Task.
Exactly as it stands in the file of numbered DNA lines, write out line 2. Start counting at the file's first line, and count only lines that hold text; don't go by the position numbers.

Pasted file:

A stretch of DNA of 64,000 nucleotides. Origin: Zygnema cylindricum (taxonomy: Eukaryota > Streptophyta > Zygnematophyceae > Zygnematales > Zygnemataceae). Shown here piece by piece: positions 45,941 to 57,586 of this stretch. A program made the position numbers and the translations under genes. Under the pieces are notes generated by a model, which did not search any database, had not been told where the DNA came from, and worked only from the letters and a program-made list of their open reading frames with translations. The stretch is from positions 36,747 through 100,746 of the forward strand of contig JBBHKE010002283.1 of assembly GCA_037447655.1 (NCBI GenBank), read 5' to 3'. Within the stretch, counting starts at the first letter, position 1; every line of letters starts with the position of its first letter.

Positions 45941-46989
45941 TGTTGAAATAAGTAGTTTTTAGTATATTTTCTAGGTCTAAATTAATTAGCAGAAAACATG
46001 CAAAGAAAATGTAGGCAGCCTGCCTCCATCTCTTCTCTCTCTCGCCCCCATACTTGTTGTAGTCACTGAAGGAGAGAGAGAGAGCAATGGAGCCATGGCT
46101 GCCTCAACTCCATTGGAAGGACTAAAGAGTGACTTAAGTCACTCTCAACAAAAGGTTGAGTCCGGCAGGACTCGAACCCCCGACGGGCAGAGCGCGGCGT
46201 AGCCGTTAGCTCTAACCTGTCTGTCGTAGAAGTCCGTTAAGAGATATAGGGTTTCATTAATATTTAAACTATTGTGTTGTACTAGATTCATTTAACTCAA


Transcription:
Positions 45941-46989